In the final analysis this complicated process just produces a lot of heat, that in turn is used to create steam to drive a turbine to generate electricity.

Nuclear reactor fuel consists of Uranium mix formed into small pellets loaded into Zirconium tubes. These tubes are then bundled into an assembly called a fuel rod. Fuel rods are placed inside the reactor core where the fissile Uranium-235 atoms begin to fission, producing increasing numbers of neutrons until the core goes critical – the reaction becomes self-sustaining. In order to control the reaction process so that the number of neutrons produced equals the number absorbed, control rods made of Boron or Cadmium are distributed among the fuel rods. These control rods can be adjusted so that the amount of rod material inside the reactor exactly controls the level of neutron production – like a burner knob on a gas stove.

The primary coolant filling the core absorbs the energy released by the fissioning Uranium-235 atoms  and carries this heat to a heat exchanger where it is transferred to the secondary coolant. The secondary coolant flashes to steam which then drives the turbine. The steam is condensed back to water in the cooling towers that are characteristic of nuclear power plants.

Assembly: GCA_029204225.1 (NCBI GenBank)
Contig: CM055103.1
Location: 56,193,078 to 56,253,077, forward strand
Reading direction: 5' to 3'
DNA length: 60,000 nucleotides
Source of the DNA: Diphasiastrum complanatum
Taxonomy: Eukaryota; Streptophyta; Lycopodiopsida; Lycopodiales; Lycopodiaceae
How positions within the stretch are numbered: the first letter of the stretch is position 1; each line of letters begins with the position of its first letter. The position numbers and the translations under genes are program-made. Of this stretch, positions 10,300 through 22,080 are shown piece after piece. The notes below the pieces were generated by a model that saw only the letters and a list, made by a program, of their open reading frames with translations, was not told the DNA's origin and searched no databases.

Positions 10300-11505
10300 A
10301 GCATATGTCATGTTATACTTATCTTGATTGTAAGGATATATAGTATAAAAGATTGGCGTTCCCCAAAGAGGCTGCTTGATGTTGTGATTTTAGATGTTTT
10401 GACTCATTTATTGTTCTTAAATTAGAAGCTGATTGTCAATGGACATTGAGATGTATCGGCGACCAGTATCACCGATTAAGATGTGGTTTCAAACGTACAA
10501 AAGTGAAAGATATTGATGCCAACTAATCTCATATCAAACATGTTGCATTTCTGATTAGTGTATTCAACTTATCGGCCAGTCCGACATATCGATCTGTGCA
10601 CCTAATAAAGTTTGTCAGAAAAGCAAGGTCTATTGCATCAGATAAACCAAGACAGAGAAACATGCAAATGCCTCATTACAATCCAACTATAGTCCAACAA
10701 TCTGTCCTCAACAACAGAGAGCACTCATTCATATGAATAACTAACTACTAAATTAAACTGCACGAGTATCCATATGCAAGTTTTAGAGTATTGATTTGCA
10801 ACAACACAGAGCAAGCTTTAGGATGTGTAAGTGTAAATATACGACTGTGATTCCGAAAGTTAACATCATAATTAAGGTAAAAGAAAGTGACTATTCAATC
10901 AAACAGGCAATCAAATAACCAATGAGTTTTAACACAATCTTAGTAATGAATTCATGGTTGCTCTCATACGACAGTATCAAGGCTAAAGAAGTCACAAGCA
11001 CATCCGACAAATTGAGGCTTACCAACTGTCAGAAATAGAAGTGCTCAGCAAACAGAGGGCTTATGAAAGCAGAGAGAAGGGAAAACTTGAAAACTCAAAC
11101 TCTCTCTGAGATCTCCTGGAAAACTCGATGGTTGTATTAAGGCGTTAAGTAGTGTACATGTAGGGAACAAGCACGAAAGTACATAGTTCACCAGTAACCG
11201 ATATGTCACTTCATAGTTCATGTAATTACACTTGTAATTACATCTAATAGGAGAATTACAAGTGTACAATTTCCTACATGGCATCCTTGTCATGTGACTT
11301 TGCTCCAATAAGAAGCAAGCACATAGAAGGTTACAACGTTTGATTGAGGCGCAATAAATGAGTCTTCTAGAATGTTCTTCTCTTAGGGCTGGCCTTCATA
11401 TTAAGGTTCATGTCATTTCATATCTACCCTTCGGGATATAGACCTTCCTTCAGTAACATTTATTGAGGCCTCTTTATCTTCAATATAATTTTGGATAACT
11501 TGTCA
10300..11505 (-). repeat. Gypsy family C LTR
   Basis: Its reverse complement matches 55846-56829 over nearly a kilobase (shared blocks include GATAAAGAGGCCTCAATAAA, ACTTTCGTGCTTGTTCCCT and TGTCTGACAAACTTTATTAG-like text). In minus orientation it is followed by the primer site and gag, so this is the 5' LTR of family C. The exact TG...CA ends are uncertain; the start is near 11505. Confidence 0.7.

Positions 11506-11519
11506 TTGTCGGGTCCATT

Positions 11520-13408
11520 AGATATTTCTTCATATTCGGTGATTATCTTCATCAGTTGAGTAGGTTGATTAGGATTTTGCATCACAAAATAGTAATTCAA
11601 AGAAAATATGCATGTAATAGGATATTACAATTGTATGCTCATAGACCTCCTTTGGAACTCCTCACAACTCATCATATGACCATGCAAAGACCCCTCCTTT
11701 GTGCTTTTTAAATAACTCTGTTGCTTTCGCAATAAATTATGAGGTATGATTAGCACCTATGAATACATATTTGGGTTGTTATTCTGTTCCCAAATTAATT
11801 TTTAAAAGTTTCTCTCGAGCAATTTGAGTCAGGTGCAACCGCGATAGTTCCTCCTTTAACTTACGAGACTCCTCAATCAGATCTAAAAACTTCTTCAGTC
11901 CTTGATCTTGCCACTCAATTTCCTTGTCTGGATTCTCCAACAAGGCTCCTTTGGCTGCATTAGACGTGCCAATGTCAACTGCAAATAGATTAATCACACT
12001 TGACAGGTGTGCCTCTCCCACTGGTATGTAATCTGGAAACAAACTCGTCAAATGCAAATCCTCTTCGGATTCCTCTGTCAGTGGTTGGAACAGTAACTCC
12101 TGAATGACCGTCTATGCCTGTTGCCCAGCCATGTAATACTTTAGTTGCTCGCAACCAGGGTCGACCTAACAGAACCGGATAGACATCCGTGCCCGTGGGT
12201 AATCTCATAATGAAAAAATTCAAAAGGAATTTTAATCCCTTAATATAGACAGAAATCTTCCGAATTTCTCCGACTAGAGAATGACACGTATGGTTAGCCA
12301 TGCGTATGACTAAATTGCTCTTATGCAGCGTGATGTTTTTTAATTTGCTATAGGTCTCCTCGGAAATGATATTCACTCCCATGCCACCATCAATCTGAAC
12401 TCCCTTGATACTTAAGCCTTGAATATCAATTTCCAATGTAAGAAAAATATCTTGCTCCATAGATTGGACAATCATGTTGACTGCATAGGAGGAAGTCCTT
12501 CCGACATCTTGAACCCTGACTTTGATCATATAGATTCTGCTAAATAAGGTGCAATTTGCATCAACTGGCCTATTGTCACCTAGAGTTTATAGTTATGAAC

If something goes wrong at any point, the worst that can happen is the reactor shuts itself off, and it then sits there stewing in its own heat. This can damage internal components of the reactor, but that's it. A nuclear reactor really is nothing more than a device to boil water into steam to drive a turbine. As with any boiler, the steam it creates is under a lot of pressure.

Can a nuclear reactor explode?

Not like a nuclear bomb – that's impossible, completely, utterly impossible. A nuclear bomb is a runaway chain reaction in fissile material that is tightly contained for several microseconds until the internal pressure builds up sufficiently to cause a gigantic explosion. In a nuclear reactor, the fissile material is not tightly contained. If a runaway chain reaction were somehow to happen, the very worst possible result would be for the material to get so hot that it would melt and flow around inside the reactor, or perhaps melt out the bottom of a badly-designed reactor vessel. That's it.

Once it starts flowing around on the floor, it cannot maintain its criticality: no more fission, no more heat, and it all stops. The so-called China Syndrome – the idea that a run-away nuclear reactor could somehow melt through the Earth's crust and sink right through the Earth to China – is a myth. The physical laws of the universe prevent it.